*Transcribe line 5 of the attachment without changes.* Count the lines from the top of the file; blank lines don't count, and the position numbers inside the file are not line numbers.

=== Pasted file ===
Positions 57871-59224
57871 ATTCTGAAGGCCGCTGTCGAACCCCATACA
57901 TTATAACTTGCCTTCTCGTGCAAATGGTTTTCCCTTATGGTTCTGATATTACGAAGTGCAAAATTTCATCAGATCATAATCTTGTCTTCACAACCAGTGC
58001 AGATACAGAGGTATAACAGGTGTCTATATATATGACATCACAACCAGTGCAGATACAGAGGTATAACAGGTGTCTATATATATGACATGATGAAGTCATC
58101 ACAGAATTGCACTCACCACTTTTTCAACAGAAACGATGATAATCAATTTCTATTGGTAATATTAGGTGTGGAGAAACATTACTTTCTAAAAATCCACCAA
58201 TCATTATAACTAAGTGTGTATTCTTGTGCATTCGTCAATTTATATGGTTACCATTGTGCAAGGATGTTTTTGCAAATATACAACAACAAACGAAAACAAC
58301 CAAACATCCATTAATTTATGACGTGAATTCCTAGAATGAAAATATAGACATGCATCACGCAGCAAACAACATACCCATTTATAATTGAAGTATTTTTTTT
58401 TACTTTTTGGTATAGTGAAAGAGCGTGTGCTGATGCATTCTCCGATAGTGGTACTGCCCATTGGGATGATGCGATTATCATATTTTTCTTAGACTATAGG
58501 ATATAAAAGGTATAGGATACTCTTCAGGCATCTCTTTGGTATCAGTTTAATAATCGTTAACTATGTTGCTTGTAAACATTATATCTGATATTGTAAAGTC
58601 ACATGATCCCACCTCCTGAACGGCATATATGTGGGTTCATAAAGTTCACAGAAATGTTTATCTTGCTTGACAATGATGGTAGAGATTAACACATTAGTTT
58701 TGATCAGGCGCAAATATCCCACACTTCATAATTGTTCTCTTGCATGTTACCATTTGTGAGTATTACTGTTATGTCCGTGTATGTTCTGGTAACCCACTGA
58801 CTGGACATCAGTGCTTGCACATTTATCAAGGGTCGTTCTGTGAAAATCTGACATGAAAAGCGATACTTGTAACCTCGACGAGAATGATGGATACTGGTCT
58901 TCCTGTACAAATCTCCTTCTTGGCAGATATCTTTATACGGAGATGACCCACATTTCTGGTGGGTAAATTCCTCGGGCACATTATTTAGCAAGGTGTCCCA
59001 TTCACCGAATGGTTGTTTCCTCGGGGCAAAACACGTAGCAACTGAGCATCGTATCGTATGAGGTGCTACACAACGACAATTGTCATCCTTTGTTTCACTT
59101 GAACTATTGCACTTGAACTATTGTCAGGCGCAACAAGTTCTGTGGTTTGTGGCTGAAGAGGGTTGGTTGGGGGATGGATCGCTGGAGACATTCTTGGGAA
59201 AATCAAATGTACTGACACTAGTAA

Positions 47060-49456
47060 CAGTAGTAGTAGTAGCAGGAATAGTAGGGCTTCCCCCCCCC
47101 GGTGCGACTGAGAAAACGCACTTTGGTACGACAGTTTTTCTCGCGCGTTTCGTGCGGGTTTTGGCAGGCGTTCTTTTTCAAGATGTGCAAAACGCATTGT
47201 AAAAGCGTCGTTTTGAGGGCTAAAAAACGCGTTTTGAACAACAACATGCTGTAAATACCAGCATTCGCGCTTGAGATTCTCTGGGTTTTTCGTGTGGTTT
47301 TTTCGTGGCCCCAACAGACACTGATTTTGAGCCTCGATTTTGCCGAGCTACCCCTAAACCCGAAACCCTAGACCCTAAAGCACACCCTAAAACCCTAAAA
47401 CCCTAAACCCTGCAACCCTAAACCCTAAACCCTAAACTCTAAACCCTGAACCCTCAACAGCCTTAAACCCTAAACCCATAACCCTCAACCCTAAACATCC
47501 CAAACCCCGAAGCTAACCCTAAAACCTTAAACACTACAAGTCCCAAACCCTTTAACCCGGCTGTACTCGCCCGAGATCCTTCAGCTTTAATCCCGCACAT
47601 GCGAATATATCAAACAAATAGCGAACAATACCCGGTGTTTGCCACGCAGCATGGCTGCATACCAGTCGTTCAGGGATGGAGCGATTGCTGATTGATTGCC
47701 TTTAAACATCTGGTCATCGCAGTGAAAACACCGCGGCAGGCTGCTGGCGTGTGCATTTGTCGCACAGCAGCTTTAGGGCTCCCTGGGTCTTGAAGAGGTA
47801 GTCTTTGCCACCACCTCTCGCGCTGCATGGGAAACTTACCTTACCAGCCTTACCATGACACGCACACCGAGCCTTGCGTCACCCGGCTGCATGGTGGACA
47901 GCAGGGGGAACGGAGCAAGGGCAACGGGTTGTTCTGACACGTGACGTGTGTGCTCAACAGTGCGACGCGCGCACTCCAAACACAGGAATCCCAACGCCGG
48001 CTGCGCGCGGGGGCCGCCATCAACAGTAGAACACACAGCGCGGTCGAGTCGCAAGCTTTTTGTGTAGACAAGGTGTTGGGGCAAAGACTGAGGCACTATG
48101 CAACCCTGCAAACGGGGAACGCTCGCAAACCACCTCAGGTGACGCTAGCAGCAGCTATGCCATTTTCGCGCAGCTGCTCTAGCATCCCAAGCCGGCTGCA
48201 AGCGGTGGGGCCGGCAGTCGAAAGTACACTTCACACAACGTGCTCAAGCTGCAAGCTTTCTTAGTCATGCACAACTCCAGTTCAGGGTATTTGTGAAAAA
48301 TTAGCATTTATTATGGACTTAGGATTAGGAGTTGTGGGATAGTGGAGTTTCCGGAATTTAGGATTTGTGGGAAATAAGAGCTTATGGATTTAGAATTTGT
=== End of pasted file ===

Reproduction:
58101 ACAGAATTGCACTCACCACTTTTTCAACAGAAACGATGATAATCAATTTCTATTGGTAATATTAGGTGTGGAGAAACATTACTTTCTAAAAATCCACCAA